Consolidated State Deficit On Course To Hit A 13-Year High, Warns JPMorgan
In the midst of the state election season, comes a warning from JPMorgan’s economists. Watch the election results but watch the finances of India’s state governments equally closely.
The country’s states are already spending more than the centre and unless there is a course correction, the consolidated deficit for states could hit a 13-year high this year, said Sajjid Chinoy and Toshi Jain of JPMorgan in a report dated February 22.
The consolidated state deficit had narrowed to 2 percent between 2010-12 but widened to 2.8 percent in 2015-16 (even without accounting for the UDAY scheme). In 2015-16, states exceeded their deficit target by 0.4 percent of GDP. In 2016-17, states have exhausted 60 percent of their budget deficit compared to 46 percent last year, noted JPMorgan.
If this run-rate continues, the consolidated fiscal deficit in 2016-17 could hit 3.4 percent of GDP (ex-UDAY) -- which would be the highest in 13 years.
That states are on course to an even larger slippage than last year. Recall, states had budgeted 2.4 percent of GDP in 2015-16 and the actual outturn (ex UDAY) is estimated at 2.8 percent of GDP – a slippage of 0.4 percent of GDP. In getting to that outcome, they had utilized 46 percent of their total budgeted deficit in the first eights months of the fiscal year (April to November). This year, however, from April to November – largely pre-demonetization – states have used up 60 percent of their deficit, a run-rate that is almost 30 percent higher than last year. If states continue at this run-rate, the slippage is likely to be closer to 0.6 percent of GDP this year, taking the actual fiscal outturn to 3.4 percent of GDP.Sajjid Chinoy & Toshi Jain, JPMorgan
The weakness in state finances is being driven both from the revenue side and the expenditure side. Revenues between April and November have grown only 6.4 percent compared to last year. Revenues from stamp duties, which are about 12 percent of state revenues, grew at just 3.5 percent. This segment may have only worsened in the post-demonetisation months as property sales slowed significantly.
While revenue growth slowed, expenditures have grown at a higher clip of 14.1 percent.
State Borrowings On The Rise
As state deficits have risen, so have borrowings. In 2016-17, state borrowings are likely to be 23 percent higher than the previous year and could overtake central government borrowings by fiscal 1019, cautioned JPMorgan.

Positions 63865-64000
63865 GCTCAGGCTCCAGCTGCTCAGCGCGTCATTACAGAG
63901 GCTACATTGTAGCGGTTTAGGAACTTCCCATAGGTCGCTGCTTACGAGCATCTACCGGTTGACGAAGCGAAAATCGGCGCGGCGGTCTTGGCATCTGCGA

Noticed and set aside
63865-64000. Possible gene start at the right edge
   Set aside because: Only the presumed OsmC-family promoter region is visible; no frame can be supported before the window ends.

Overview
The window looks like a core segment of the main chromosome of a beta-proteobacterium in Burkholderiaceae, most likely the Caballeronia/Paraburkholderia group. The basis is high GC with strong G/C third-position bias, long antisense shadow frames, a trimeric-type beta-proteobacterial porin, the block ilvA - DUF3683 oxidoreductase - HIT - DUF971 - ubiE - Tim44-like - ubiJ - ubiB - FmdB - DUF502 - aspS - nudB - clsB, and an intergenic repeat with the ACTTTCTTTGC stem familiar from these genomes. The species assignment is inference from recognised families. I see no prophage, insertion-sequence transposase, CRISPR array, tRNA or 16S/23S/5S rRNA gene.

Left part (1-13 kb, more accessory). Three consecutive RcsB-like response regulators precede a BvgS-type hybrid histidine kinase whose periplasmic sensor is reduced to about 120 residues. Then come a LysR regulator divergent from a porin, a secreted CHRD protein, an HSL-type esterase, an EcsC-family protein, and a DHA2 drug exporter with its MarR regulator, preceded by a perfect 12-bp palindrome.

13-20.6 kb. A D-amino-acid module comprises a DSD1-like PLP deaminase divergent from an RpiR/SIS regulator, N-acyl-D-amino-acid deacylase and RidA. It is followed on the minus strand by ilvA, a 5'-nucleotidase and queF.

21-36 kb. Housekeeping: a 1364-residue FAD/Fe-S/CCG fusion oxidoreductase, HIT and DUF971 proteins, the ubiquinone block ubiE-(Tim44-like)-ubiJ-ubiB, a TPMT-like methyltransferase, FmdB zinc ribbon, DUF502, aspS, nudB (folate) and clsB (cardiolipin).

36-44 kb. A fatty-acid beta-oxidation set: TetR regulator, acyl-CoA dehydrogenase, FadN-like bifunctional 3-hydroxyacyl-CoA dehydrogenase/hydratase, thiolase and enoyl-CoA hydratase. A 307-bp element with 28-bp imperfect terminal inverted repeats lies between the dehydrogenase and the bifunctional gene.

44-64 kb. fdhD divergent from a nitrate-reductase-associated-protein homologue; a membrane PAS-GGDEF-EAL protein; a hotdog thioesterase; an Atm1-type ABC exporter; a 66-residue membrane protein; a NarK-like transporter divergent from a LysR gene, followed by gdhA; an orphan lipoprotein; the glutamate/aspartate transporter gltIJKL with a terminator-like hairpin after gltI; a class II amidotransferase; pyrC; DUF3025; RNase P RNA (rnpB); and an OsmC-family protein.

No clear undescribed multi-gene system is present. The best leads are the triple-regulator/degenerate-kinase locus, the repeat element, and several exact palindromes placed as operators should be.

In a separate report published on February 17, rating agency ICRA had also drawn attention to the rising state borrowings. The agency expects gross borrowings from state governments to rise to Rs 4.5 lakh crore in fiscal 2018 compared to Rs 3.7 lakh crore in fiscal 2016. The central government’s gross borrowings for fiscal 2018 are pegged at Rs 5.8 lakh crore.
The higher borrowings have led to an increase in the cost of borrowing, noted JPMorgan.
Typically, SDLs (state development loans) trade at a 40-50 bps premium over G-Secs in normal market conditions. And indeed, they did auction 45-50 basis points (bps) over G-secs till October. Since December, however, borrowing costs have increased, with spreads over G-secs rising to about 75 bps in the January and February auctions.Sajjid Chinoy & Toshi Jain, JPMorgan
JPMorgan further reiterated the need for market discipline in pushing states to curb excessive borrowings. While the quality of state finances varies significantly from state to state, the market makes almost no distinction between them.
“We attribute this to market perceptions of an implicit sovereign guarantee on state debt as well as a largely captive investor base, notwithstanding the fact that foreign portfolio investors (FPIs) are also eligible to hold state bonds (SDLs),” wrote Chinoy and Jain while adding that this market dynamic provides little incentive to states to improve their fiscal position.
While foreign investors are now allowed to invest in state bonds, only 3.5 percent of the limit has been taken up, shows data from the National Securities Depository Ltd.